The Denderah temple is a testament to the power and influence of Cleopatra’s family, the Ptolemies. These rulers were known for their love of Egyptian culture and religion, although they brought their own Greek-inspired touches to the art. More voluptuous, sensuous ladies, Greek-style clothing and features in the reliefs – and some loose inconsistency with the iconography – multi-headed Anubis, Maat with extra feathers, etc.… And yes, the Romans, (or those great Egyptians artists under their rule), also deserve tremendous credit for its most beautiful areas.
2. Cleopatra VII’s Temple – built by her dad.
Construction of the current temple started under Cleopatra’s father, Ptolemy XII Auletes (c. 117 – 51 BC). The many empty cartouches bear witness to the dynastic struggle that took place during his reign. Cleopatra’s ambitious older sisters sought to seize control from their father …and Ptolemy fled to Rome with young Cleopatra to garner support from Pompey and Caesar.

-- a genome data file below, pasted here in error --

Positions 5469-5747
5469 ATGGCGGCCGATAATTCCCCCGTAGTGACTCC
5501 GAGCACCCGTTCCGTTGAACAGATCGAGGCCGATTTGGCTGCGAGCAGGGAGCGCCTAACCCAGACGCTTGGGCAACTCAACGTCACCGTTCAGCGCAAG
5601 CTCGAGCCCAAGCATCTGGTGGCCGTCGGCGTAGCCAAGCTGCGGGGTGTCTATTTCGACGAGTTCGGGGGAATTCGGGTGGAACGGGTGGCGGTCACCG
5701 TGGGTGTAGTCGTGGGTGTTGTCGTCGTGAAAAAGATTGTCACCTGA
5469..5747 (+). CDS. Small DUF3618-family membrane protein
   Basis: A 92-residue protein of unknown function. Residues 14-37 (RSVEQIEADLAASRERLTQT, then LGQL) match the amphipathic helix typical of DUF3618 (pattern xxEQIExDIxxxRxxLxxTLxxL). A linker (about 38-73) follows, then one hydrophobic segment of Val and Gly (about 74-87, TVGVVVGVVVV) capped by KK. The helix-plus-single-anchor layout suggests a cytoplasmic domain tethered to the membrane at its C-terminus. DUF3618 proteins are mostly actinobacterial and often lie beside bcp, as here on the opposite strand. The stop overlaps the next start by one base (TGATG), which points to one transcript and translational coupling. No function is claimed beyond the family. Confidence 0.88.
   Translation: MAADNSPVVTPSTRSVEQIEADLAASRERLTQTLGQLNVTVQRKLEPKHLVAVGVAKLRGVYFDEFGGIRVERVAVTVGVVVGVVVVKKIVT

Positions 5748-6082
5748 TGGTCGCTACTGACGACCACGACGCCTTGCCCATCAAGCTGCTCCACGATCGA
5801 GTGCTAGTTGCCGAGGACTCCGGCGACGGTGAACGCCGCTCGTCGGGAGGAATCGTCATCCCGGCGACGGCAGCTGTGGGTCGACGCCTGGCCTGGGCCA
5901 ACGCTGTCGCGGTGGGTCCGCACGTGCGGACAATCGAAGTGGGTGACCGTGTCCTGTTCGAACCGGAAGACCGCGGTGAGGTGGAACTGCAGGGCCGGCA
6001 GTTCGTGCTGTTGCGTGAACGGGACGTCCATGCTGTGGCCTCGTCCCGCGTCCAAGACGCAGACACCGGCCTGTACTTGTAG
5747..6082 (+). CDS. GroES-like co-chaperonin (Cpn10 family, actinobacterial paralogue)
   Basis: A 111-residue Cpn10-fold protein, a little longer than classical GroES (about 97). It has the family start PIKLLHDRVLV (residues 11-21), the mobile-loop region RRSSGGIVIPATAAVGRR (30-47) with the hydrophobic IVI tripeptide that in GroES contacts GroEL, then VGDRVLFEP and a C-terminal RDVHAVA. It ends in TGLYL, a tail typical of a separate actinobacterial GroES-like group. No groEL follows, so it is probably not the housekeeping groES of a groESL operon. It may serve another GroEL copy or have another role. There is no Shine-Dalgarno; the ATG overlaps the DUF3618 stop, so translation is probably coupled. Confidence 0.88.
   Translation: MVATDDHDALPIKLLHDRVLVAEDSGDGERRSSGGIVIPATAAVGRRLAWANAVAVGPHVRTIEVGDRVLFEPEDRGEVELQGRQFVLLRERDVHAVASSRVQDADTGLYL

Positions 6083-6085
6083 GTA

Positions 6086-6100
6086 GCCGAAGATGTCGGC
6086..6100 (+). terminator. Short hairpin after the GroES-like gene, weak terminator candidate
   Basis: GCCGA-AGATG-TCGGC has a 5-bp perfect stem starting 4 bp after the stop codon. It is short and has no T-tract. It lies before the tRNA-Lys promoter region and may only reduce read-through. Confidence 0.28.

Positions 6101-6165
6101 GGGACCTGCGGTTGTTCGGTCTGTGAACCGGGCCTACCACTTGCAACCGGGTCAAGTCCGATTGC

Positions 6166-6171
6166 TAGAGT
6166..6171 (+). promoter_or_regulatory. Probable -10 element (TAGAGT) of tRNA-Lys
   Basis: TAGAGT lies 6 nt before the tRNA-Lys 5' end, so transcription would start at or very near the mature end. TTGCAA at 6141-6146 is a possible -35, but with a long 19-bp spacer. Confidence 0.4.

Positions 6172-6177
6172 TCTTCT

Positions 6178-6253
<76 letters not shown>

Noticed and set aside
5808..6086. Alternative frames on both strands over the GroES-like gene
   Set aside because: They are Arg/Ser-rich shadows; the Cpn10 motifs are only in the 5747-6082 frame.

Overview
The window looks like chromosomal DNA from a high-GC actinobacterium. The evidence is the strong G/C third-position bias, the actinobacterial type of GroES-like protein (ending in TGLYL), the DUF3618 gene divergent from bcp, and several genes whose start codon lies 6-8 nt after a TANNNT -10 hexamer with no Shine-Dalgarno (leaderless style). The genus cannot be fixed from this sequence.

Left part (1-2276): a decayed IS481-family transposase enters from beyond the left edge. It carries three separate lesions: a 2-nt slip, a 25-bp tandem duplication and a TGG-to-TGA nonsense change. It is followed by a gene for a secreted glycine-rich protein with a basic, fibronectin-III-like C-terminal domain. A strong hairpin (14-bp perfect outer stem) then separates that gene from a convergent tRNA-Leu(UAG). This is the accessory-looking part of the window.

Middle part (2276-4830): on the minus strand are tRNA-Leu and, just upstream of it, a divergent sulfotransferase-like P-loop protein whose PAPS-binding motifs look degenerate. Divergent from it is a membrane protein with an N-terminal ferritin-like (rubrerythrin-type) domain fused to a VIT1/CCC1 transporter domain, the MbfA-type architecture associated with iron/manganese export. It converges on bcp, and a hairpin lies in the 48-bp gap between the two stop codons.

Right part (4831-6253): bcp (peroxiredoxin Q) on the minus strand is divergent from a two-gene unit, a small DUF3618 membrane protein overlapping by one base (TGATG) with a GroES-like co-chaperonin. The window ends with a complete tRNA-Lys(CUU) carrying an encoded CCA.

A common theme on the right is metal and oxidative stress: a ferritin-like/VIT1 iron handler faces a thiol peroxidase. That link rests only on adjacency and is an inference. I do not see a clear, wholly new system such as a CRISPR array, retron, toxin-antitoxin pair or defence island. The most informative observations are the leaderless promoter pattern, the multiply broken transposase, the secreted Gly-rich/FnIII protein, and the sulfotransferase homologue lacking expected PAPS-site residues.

In this period of weak rule in Egypt, the inner most part of this great temple was constructed, including its holy shrine and inner chambers. It is believed that Cleopatra and Julius Caesar may have sojourned here during their romantic voyage up the Nile in 48 BCE.
On the back wall of the temple there is a famous relief of Cleopatra VII herself and her son by Caesar, Caesarean. We see two depictions of Caesarean, one as a young child, another of Caesarean’s “ka” (his spirit/double depicted full size). Cleopatra’s great hope was that her little son would become King of Egypt – the Horus (living king) of the fallen Osiris (Caesar). But it was not to be. He was later slain by order of Augustus.
3. Magnificent hypostyle hall & ceiling